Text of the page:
13 Minutes (2015)
Director: Oliver Hirschbiegel
Cast: Christian Friedel, Katharina Schüttler, Burghart Klaußner, Johann von Bülow, David Zimmerschied
Plot: In 1939 Georg Elser plans to assassinate Hitler in order to prevent further escalation violence. The film recounts the attempted assassination and its consequences on Elser’s life.
13 Minutes is a WW2 biopic about Georg Elser, the German carpenter who tried to kill Adolf Hitler by setting up a bomb in the Bürgerbräukeller Brauhaus of Munich. This attempt was made on 8 November 1939; unfortunately it was not successful.
Elser was certainly a figure I was intrigued by and I was curious to see how the director Oliver Hirschbiegel decided to convey his story and his personality on screen. I read about his life and a quote that personally struck me was: “I believe in the survival of the soul after death, and I also believed that I would not go to heaven if I had not had an opportunity to prove that I wanted good. I also wanted to prevent, by my act, even greater bloodshed.”
The movie follows Elser from his attempted assassination, through his brutal torture, and on to his death in Dachau Concentration Camp on 5 April 1945, creating an emotional rollercoaster of a movie about a character who is presented as an honourable and determined man throughout the film, and is performed with almost frightening conviction by actor Christian Freidel (who also held a remarkable resemblance to the real man). The scenes during the interrogation carried out by Arthur Nebe, head of the Criminal Police (Burghart Klaußner) and the Chief of the Gestapo Heinrich Müller (Johann von Bülow), were particularly moving, especially when it became clear that Elser preferred to be tortured instead of telling them his name. The sequences were very brutal and realistic, and they worked to illustrate just how strongly Georg Elser clearly believed that Hitler was a disgrace to Germany. I think this is very evident and it is especially important in historical films or biopics where you shouldn’t let the imagination take control of the storyline, as it should be history that guides you.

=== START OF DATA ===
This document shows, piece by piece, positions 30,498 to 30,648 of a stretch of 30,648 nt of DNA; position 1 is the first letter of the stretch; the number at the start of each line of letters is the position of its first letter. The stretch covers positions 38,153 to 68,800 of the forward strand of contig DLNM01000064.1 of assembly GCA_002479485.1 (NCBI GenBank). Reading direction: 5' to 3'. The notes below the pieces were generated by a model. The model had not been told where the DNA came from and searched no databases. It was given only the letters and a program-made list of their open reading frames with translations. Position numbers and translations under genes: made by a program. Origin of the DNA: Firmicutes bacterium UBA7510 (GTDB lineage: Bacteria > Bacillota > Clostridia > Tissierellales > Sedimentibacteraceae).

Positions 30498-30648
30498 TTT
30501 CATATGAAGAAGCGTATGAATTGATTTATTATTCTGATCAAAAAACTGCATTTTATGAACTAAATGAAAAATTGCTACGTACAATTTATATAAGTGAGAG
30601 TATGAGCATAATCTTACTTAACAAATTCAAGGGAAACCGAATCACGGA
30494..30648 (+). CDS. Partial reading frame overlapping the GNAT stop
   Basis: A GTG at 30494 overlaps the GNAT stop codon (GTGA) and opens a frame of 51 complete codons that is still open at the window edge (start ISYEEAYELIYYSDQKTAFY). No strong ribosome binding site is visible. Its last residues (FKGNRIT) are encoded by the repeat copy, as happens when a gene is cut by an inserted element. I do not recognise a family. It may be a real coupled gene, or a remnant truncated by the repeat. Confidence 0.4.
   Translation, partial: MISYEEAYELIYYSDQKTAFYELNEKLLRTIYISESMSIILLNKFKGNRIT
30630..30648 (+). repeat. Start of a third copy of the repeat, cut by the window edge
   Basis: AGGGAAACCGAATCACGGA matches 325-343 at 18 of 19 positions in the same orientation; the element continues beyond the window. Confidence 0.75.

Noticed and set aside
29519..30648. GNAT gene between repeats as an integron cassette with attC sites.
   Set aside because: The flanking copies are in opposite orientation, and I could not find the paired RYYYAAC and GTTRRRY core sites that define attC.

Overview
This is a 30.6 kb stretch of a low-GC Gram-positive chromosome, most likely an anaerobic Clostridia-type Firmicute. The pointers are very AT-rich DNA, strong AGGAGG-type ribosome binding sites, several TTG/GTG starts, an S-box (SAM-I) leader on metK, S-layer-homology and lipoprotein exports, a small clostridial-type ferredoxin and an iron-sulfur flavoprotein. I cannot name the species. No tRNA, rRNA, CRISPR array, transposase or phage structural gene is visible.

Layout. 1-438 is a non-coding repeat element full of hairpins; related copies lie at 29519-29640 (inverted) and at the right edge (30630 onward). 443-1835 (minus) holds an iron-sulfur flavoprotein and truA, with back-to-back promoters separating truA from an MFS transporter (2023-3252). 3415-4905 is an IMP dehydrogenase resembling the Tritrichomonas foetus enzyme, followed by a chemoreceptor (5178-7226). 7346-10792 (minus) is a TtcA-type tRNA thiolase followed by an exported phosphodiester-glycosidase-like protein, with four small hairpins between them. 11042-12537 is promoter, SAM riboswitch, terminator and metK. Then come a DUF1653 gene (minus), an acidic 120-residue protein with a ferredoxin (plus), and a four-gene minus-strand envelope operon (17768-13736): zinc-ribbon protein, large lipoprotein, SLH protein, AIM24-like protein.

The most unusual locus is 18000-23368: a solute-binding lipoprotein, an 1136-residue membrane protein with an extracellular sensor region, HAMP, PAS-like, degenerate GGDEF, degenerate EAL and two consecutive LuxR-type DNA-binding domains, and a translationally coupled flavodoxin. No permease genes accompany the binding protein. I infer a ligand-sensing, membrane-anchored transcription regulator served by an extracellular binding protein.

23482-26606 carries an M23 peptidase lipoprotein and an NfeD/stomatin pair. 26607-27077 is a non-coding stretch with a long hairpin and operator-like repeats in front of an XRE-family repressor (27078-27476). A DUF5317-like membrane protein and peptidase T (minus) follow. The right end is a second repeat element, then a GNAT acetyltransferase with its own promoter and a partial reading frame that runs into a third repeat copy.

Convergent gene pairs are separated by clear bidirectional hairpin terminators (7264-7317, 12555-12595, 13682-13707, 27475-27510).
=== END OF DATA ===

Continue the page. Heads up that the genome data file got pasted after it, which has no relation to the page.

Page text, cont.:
Working under director Oliver Hirschbiegel, a master in directing historical films such as the German classic Der Untergang (The Downfall – 2004), the cinematographer Judith Kaufmann was able to use frame manipulation to illustrate flashbacks and the changes in time that the movie presented, and the actors were able to reach high levels of performance too.
Friedel was brilliant as the lead, with Katharina Schüttler putting in an equally as powerful performance. I was familiar with Katharina Schüttler’s acting skills before seeing this film because I saw her unforgettable performance as Greta in the German TV Series Unsere Mütter, unsere Väter (2013). In her performance here, she wonderfully portrays Elsa Härlen, a strong and complex character. Her on-screen chemistry with the movie’s lead is very good and is necessary to the success of the film as they share many moving moments with one another. In this case, I think both of the actors deserved awards for their roles.
Another actor I was pleased to see was David Zimmerschied as Josep Schurr, a Communist Georg met and befriended in 1933 at a Woodworker’s Union meeting in Königsbronn. I saw Zimmerschied in the films Die Frau des Polizisten (2013), Tannbach – Schicksal eines Dorfes (2015), and Unsere Mütter, unsere Väter (2013), and truly believe that he’s certainly one to watch in the years to come despite his limited number of scenes in this particular movie.
I was sincerely hoping that this picture would be nominated for the Foreign Language category in the Academy Awards 2016, since it tells a story less known and sometimes maybe overshadowed by other figures in the Resistance, but it wasn’t to be. However, on a brighter note, the film was screened out of competition at the 65th Berlin International Film Festival last year.
I simply cannot find a fault with this film so I highly recommend it to you. Hirschbiegel and company have truly managed to do Mr. Georg Elser justice after such a long time.
I'm particularly passionate about British and German cinema, and I'm a sucker for a good old war film.
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